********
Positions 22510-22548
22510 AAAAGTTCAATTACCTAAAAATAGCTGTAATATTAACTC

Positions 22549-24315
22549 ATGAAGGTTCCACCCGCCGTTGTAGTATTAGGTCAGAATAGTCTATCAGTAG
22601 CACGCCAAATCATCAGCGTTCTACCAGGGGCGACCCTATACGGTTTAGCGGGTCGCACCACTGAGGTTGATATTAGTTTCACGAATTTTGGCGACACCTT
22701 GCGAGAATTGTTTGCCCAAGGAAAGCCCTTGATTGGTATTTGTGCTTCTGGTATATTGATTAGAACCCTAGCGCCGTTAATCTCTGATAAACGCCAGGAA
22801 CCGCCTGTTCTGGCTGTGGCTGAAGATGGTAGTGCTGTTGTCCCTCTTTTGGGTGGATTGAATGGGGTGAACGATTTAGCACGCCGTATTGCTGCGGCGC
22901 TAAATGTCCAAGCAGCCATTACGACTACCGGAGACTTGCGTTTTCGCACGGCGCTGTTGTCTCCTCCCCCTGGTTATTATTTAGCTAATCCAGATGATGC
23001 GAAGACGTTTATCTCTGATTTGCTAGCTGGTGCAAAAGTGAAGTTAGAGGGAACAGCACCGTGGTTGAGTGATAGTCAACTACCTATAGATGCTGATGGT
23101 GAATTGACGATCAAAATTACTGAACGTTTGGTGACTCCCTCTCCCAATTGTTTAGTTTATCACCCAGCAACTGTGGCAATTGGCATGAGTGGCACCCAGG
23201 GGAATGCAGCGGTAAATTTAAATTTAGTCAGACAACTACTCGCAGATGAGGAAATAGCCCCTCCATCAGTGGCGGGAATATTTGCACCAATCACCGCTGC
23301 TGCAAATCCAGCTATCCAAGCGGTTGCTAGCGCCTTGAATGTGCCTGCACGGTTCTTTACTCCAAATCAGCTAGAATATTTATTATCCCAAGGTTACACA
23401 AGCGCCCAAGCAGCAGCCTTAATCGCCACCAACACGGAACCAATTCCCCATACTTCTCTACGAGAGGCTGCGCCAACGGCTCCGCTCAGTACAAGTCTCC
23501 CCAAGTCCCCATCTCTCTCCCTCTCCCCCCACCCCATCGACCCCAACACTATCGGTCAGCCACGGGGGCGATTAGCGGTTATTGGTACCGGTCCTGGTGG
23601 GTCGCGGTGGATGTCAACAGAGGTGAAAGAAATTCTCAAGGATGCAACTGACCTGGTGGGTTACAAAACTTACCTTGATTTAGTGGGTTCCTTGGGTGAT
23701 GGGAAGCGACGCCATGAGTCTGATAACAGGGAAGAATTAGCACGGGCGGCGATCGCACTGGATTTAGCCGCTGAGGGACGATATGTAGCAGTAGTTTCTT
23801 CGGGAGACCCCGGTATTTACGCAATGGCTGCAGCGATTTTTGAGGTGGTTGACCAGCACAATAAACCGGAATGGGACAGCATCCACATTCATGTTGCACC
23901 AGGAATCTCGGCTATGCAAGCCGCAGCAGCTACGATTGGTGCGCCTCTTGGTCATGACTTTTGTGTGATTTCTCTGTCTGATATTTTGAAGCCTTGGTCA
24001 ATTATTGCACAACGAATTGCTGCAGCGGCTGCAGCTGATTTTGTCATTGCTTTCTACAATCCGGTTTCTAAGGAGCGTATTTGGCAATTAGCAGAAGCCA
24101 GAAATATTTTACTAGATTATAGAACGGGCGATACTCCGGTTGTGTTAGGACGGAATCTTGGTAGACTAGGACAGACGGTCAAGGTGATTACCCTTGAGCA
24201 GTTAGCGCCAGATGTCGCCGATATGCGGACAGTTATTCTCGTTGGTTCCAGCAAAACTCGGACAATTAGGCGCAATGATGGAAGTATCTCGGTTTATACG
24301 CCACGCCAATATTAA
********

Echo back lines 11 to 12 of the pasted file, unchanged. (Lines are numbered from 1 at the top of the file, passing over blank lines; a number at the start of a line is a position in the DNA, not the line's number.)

23201 GGAATGCAGCGGTAAATTTAAATTTAGTCAGACAACTACTCGCAGATGAGGAAATAGCCCCTCCATCAGTGGCGGGAATATTTGCACCAATCACCGCTGC
23301 TGCAAATCCAGCTATCCAAGCGGTTGCTAGCGCCTTGAATGTGCCTGCACGGTTCTTTACTCCAAATCAGCTAGAATATTTATTATCCCAAGGTTACACA